The purpose of a resume is to motivate an employer to contact you to schedule an interview.  To make that happen, your job search letter (or cover letter) and resume must reflect how your education and experiences fit, and exceed, the requirements for the position. JobScan can help you determine if you have customized your document for a particular job description. Another way to think of the resume is as a marketing tool that communicates on paper the value you will bring to the employer. You should also have a references page, but this should be a separate document from your resume.

Everyone needs a pair of expert eyes on their career document(s)!

Students and alumni can upload their career documents (resume, CV,  cover letter, etc.)  to be reviewed by a CCPD staff member.

First, download our General Resume Guidelines Checklist and be sure your document checks many of the boxes. 

Second, look at your existing document to see what edits need to be made to comply with the guides. Make these edits.  

Third, upload your document for a CCPD staff member to review. 

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We also provide examples of well-crafted staff-reviewed resumes that highlight the critical components of an impactful resume including employer-preferred formatting features. Click on the link below to see the full listing of samples. 

Additional Resources and Samples

The “3 C’s of Resumes”

Clear:  Make sure your resume addresses the qualifications required for the position you seek.  It is very important that you tailor your resume for each position you pursue. If you have had a career break to care for children, parent, spouse, etc., you should describe this break clearly and concisely. If you are a career changer or don't have significant experience in your field yet, make sure to highlight your transferrable skills from the experience you do have already (jobs, volunteer experience, field experiences, etc.).

Concise:  Standard length is typically one page for recent graduates and two pages for professionals with significant professional experience. If you have less than 5 years of professional experience, you should use an early professional resume format. If you have more than 5 years of professional experience, you should use a mid-career resume format.

Clean: Make sure your resume is neat and easy to read.  Basic formatting suggestions:

  • Stick to traditional fonts such as Times New Roman, Arial, Tahoma, Verdana, Garamond, or Georgia. Some take up more space on the page than others so use them according to your spacing needs.
  • Use a 10, 11 or 12pt font. Your name in your header should be between 14 and 16pt font.
  • Highlight achievements and skill sets with bulleted statements beginning with strong action verbs. Use past tense verbs for past experiences and present tense verbs for current experiences.
  • Set headings, position titles, locations, etc. apart by consistently using bolding/italics throughout your resume. Avoid abbreviations.
  • Margins should be between 1/2 to 1 inch all around.
  • You should have a header on page one with your name, city, state, phone, email, and LinkedIn URL (customized to be your name). You should have a footer on page 2 with your name and the page number.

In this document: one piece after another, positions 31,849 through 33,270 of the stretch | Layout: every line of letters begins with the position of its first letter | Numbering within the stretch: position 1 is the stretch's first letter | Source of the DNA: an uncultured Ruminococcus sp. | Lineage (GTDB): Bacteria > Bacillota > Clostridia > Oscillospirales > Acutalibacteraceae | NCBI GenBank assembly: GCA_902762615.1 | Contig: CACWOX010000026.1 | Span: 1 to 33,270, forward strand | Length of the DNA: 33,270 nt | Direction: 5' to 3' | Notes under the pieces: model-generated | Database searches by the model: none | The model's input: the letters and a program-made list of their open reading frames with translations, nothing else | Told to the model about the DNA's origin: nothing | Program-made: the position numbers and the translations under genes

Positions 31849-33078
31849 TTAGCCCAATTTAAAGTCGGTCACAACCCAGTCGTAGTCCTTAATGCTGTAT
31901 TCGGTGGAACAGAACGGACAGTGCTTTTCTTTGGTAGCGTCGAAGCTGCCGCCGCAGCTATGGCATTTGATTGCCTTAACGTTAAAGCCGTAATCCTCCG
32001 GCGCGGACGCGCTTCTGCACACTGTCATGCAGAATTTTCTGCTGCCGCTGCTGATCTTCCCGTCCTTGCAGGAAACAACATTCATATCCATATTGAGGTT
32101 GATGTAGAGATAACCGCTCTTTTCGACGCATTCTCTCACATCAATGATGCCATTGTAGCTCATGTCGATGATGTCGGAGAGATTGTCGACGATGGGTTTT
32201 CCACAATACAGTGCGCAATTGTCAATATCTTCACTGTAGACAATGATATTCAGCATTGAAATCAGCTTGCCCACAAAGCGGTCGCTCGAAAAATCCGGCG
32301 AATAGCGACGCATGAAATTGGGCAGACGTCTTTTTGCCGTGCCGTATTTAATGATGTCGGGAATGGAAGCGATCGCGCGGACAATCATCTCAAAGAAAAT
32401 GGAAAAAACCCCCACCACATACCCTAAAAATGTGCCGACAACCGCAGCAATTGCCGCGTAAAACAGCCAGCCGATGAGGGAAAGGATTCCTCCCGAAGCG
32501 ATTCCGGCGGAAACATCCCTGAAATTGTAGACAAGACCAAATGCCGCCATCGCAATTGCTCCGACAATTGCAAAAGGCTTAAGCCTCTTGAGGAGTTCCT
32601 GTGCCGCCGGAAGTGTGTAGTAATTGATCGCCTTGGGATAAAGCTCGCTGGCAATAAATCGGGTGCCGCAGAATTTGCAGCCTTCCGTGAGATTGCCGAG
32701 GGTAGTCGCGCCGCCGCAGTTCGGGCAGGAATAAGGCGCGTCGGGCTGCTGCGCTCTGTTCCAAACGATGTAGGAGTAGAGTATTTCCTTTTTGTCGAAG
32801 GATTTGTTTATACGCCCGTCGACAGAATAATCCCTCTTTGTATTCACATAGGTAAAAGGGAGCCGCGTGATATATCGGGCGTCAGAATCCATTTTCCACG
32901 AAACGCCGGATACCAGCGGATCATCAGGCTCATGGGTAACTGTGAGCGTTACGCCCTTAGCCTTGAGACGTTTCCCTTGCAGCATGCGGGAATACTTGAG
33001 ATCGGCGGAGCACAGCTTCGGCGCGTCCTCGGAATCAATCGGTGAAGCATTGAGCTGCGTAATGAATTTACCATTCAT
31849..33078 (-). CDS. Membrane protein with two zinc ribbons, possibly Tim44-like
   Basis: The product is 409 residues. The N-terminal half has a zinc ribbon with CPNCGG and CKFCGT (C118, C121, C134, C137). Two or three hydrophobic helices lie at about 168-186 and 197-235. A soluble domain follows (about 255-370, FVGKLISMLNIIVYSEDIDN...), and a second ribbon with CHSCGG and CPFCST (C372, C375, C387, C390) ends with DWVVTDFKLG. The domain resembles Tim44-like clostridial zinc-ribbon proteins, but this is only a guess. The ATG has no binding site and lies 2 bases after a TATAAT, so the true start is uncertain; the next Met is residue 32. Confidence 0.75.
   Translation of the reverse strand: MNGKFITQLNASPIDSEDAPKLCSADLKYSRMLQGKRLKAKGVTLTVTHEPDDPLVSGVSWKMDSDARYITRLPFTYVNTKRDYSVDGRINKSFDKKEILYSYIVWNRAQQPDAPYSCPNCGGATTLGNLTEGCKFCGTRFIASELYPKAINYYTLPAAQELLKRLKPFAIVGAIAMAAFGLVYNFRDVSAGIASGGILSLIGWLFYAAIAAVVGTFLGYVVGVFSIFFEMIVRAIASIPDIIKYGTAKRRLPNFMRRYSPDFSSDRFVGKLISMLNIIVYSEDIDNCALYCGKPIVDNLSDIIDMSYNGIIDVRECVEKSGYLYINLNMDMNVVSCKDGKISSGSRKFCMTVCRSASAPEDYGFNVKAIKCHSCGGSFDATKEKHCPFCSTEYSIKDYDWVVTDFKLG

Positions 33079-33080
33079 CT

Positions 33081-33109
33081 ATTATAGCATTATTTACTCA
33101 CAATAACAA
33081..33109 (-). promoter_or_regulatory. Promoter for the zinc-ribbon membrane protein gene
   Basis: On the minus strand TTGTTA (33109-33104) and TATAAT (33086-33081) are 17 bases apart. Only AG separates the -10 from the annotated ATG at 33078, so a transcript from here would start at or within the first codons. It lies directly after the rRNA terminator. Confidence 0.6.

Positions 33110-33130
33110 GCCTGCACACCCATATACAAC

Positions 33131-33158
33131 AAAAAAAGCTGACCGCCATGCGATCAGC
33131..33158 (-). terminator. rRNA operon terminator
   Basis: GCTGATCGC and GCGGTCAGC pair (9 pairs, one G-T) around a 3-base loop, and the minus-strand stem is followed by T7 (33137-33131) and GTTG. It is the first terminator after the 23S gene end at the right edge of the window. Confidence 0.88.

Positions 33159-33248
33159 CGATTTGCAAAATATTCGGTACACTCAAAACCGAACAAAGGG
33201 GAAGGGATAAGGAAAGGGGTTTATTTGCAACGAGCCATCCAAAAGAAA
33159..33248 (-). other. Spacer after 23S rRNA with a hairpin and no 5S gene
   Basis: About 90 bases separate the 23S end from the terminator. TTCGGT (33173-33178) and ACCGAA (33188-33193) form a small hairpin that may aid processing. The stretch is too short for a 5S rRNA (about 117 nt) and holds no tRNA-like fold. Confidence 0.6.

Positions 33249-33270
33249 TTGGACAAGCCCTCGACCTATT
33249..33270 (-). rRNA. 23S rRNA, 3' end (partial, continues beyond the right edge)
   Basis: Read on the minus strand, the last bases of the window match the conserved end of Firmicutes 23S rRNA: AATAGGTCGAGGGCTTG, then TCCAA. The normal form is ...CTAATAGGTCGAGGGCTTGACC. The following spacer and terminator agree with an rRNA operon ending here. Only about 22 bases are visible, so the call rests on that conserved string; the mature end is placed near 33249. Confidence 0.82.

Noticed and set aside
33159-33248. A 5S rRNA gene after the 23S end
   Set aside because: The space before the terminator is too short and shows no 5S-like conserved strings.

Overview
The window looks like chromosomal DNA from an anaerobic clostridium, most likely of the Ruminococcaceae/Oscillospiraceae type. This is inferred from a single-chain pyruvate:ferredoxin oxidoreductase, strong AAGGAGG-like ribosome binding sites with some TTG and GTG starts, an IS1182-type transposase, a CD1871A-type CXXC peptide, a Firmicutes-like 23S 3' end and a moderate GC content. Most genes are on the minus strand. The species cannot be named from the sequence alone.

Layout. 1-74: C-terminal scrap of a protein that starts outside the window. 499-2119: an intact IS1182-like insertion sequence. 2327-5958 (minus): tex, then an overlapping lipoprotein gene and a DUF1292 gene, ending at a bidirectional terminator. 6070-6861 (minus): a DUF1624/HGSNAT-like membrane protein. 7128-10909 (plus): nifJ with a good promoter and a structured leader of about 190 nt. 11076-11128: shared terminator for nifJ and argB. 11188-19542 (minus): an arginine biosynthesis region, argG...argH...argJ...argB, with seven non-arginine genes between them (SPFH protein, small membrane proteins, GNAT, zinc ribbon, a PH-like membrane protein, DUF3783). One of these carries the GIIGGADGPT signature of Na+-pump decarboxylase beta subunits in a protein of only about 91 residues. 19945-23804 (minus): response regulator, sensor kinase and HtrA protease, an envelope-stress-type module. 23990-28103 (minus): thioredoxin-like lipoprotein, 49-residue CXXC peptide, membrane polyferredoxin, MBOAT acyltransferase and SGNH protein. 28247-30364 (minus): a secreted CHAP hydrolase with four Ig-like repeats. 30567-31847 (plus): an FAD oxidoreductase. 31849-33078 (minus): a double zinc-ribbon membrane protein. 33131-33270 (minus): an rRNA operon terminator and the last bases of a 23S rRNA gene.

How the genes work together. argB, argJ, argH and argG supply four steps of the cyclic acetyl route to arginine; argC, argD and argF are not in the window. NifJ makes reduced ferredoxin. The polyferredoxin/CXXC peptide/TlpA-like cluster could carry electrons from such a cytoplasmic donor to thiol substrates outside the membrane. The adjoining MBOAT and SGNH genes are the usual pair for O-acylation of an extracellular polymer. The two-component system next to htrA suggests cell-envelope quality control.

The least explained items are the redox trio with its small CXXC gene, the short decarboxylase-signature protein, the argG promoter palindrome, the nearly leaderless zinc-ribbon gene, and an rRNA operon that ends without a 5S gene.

Curricula Vitae

CV vs. Resume

There is not a standard definition of “curriculum vitae,” “CV,” or “vita,” but generally the focus is more on academic preparation, research, and publications than in a resume.  Another significant difference is that a vita is not limited by length. A master’s level vita may be three or four pages, while those with doctorates may have vitas of ten or more pages in length. Content determines the length. Vitas have no set format. It is best to consult with professionals in your field about what to include and appropriate layout. Be complete but concise. The order of sections is determined by your strengths. Experienced candidates may begin with experience; inexperienced candidates may begin with educational background. In addition to being used in the fields of education and often health care, many international employers will prefer a vita. Here are some general guidelines to help you get started on your CV.


CVs don't need to include every section or category listed below, but it is important to highlight the information most relevant to the position you are seeking.  Be strategic about the arrangement of the sections within your CV.  List more relevant sections towards the beginning of your CV and less critical sections towards the end. HigherEdJobs shows a couple of different samples of CVs to help you think about how to structure your CV.

  • Contact Information - name, address (home and/or office), phone number and e-mail address
  • Professional Development - additional trainings, certifications, and workshops you've attended or completed
  • Research/Teaching Interests - relevant experiences to the position you are seeking
  • Specialized Skills - technical skills related to your discipline
  • Service - a listing of your involvement on university, department or community committees
  • Presentations - poster presentations, workshops, seminars, panels and conferences
  • Professional Accomplishments - honors, awards, fellowships and grants
  • Publications - cite them in the format appropriate to your discipline
  • Experience - can be organized into multiple sections, including (but not limited to): Teaching Experience, Research Experience, Relevant Experience, Volunteer Experience, Clinical Experience, Laboratory Experience, etc.
  • Education - all college degrees received and currently pursuing, institutions, locations, dates completed or expected.  You can also include thesis and/or dissertation titles and advisor names for graduate degrees.
  • Professional Memberships - relevant memberships to your field